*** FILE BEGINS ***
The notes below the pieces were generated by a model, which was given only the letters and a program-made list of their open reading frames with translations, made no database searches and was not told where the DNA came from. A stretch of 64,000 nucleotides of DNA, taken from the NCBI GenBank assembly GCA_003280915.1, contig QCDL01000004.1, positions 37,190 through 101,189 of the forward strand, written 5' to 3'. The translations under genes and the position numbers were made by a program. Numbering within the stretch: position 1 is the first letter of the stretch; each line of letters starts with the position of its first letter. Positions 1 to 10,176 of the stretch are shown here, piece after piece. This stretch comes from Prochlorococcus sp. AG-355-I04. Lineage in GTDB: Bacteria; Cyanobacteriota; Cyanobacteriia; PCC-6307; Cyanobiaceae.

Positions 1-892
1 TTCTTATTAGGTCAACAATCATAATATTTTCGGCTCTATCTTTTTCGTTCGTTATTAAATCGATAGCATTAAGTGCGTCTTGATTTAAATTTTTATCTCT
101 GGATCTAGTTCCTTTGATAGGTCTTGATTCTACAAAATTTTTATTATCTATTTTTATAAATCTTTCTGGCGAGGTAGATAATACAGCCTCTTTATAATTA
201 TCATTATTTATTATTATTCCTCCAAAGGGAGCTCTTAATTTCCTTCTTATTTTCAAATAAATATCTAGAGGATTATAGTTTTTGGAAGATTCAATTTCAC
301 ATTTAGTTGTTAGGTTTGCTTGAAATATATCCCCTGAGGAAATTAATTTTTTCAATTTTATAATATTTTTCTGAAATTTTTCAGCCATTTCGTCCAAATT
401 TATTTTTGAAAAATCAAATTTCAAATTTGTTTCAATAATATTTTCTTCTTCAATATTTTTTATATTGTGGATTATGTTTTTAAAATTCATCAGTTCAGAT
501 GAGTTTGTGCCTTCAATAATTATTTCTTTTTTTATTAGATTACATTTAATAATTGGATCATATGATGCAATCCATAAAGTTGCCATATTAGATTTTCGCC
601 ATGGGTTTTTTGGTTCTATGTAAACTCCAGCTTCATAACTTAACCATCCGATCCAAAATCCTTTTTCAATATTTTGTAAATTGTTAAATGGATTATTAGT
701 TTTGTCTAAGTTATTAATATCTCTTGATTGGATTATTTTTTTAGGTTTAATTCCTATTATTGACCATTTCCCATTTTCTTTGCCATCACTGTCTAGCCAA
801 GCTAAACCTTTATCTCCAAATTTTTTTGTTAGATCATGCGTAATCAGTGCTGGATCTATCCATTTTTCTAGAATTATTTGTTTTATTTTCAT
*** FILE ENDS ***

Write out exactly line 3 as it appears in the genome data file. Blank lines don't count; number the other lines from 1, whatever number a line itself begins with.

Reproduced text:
1 TTCTTATTAGGTCAACAATCATAATATTTTCGGCTCTATCTTTTTCGTTCGTTATTAAATCGATAGCATTAAGTGCGTCTTGATTTAAATTTTTATCTCT